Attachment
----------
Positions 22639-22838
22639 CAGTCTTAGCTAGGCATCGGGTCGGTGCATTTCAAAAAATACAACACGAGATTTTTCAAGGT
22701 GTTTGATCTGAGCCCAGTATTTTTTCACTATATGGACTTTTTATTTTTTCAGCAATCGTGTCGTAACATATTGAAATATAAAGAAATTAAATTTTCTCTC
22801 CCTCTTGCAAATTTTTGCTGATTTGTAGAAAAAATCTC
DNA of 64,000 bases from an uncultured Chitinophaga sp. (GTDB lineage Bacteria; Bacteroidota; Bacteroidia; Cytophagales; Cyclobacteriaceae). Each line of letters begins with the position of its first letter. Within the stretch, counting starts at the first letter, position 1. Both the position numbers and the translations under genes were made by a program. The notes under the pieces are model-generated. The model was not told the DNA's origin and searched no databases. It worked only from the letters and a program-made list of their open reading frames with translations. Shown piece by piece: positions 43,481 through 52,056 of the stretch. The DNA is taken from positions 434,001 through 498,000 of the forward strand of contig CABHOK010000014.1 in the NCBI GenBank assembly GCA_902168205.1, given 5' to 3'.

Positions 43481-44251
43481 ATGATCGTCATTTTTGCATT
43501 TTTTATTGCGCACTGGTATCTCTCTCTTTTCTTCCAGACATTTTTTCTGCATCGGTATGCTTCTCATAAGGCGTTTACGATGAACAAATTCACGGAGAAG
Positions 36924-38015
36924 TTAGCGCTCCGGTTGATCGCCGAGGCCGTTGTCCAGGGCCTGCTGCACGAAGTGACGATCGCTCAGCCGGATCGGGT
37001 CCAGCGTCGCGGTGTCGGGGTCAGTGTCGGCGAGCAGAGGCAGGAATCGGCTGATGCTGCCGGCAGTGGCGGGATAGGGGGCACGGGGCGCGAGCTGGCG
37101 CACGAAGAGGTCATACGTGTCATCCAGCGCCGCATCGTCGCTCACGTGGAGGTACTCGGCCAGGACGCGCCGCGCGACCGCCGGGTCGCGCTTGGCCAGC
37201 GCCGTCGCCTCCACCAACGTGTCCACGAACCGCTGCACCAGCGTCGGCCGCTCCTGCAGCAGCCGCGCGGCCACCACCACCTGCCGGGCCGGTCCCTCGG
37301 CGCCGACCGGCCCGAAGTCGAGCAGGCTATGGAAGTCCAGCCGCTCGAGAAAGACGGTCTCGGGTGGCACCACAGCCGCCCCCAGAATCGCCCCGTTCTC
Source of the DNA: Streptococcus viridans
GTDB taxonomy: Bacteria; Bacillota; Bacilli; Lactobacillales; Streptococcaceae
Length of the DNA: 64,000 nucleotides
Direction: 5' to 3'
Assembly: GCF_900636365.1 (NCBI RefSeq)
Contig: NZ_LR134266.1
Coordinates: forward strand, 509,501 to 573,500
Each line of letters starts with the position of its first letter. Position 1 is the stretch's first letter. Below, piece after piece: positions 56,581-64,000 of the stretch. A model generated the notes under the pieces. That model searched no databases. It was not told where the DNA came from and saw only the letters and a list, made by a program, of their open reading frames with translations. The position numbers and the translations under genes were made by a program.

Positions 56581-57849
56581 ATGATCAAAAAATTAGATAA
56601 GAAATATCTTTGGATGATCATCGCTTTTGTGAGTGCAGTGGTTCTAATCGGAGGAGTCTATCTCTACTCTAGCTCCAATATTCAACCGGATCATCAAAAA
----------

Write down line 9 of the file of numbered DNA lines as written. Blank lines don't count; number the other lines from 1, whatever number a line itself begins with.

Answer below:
Positions 36924-38015